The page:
Last minute, I was trying to think of some 'do that I had in my bag, and it just popped in my head to do Michelle Visage. I spent weeks and weeks taping with her, so I kind of learned her -isms. A lot of these younger kids know Michelle as the host of RuPaul's Drag Race, but I knew their true past history. I may have gotten the years a little wrong, but I know where they came from, so I had a lot of material to pick on her with. Her being Ru's best friend, I knew if I made it funny, I would kill it. In the long run, it was probably destiny.
Speaking of Phi Phi, would you say that what we saw on the show was an accurate portrayal of your conflict? People ask me if there were more fights between [me] and Phi Phi, and I always say no, because they would have aired them. Reality television relies on your faults, your fears and your insecurities, your anxieties, and sorrow. That's what reality TV is, it's America kicking back and watching people slowly go insane. It was very real.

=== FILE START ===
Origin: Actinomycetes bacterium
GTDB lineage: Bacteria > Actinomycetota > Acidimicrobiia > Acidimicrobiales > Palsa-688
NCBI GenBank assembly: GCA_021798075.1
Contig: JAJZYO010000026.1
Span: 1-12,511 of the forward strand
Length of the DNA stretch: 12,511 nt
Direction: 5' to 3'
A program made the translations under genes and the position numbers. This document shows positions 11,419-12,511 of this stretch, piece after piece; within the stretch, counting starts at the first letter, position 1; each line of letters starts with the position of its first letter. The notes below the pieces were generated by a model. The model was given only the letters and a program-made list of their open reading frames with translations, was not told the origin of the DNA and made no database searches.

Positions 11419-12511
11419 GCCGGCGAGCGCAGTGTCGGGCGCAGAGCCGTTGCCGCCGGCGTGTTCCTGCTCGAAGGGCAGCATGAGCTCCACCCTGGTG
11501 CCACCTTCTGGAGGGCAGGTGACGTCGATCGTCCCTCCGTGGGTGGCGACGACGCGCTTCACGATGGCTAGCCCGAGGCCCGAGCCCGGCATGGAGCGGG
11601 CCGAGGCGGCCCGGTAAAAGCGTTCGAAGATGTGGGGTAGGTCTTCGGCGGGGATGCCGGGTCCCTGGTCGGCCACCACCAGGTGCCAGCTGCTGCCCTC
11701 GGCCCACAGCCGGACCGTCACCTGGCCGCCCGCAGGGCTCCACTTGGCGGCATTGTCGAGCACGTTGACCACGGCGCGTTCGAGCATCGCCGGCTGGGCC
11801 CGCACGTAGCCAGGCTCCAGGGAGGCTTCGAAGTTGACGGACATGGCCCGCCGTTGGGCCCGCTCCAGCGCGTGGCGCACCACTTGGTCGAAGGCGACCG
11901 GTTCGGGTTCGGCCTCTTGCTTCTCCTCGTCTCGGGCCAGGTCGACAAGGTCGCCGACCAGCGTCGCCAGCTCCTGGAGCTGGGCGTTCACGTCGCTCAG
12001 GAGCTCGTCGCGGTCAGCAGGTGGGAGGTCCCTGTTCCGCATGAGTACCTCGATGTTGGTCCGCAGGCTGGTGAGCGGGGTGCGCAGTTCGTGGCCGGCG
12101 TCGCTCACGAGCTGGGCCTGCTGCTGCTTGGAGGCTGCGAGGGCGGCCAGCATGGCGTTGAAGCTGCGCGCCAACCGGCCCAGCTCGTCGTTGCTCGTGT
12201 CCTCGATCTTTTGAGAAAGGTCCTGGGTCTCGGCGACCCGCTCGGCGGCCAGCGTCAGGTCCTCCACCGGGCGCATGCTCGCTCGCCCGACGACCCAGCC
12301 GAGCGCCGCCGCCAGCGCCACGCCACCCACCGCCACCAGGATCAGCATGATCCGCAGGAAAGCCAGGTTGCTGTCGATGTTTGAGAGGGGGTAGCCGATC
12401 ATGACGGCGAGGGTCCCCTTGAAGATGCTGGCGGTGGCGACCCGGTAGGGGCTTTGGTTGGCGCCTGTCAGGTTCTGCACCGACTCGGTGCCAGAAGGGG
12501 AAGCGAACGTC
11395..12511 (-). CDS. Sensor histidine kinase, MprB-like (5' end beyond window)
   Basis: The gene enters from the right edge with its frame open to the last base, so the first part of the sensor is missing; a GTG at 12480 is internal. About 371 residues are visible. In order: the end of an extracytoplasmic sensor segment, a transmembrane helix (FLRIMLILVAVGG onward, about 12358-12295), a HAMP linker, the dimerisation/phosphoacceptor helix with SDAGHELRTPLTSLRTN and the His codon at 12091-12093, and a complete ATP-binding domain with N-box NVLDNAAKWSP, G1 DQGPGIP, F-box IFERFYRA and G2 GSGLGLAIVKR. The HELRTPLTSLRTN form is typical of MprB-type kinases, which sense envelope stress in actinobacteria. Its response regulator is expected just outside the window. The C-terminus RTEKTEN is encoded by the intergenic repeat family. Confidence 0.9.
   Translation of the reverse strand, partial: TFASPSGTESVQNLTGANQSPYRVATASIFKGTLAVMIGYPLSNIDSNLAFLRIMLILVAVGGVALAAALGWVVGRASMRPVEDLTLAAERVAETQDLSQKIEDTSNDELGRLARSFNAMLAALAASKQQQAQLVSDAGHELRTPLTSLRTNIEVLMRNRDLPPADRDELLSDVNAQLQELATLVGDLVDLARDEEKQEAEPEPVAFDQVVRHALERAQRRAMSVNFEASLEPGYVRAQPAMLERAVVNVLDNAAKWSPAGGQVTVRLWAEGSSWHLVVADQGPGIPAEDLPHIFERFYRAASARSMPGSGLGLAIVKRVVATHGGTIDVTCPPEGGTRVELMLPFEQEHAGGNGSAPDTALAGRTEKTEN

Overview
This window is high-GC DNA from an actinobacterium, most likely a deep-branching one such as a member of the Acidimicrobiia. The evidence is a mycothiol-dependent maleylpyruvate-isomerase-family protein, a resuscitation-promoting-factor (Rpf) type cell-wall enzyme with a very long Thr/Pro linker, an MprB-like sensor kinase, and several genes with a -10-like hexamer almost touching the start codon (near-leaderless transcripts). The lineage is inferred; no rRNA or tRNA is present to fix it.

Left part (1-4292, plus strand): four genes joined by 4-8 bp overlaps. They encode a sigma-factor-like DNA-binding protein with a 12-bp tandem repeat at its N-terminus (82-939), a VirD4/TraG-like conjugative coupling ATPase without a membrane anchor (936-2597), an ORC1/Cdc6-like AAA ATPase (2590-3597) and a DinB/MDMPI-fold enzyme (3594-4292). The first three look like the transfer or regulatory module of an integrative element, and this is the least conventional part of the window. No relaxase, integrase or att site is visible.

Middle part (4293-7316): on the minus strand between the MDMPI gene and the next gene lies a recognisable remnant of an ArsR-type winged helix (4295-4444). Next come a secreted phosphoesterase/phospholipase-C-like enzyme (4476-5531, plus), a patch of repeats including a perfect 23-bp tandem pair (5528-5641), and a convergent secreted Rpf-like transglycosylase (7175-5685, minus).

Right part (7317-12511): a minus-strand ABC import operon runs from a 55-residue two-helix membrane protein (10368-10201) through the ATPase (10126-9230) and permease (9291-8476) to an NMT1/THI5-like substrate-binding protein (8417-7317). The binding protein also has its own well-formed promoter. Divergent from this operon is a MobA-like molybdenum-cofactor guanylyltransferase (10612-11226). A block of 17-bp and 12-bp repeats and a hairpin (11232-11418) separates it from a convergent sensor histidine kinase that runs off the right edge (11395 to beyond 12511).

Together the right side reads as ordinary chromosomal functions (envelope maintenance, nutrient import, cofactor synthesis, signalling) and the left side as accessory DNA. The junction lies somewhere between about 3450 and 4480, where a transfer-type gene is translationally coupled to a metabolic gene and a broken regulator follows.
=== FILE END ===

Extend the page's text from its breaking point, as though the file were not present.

I don't really watch a lot of reality TV, but since I've been on it, I'll watch it when it's on, and I can honestly say it's all fucking fake, except for one reality show, and that is RuPaul's Drag Race. We never had story boards, we never had a story producer, they just took 13 drag queens, locked them up, forced them into corsets and high heels, took away their booze and terrorized us. It was a haunted house; it was prison; it made no sense. Most reality shows follow a formula that makes sense. Why were drag queens doing any of this? Why were we in dunk tanks? Why were we in boats? Why do we have dogs? Where's the booze?
Drag queens, we go out at night and entertain drunks. Here we were in drag from 7:30 in the morning to 11:30 at night. That's not normal, so the conflict was truly there. Most drag queens come from a place of pain. We love to entertain, we love to dress up, but something we don't like to talk about is we are psychologically covering up the pain and the anxiety of growing up a weird gay kid with this strong, powerful character. You mix that with 12 others, and shit's going to fly.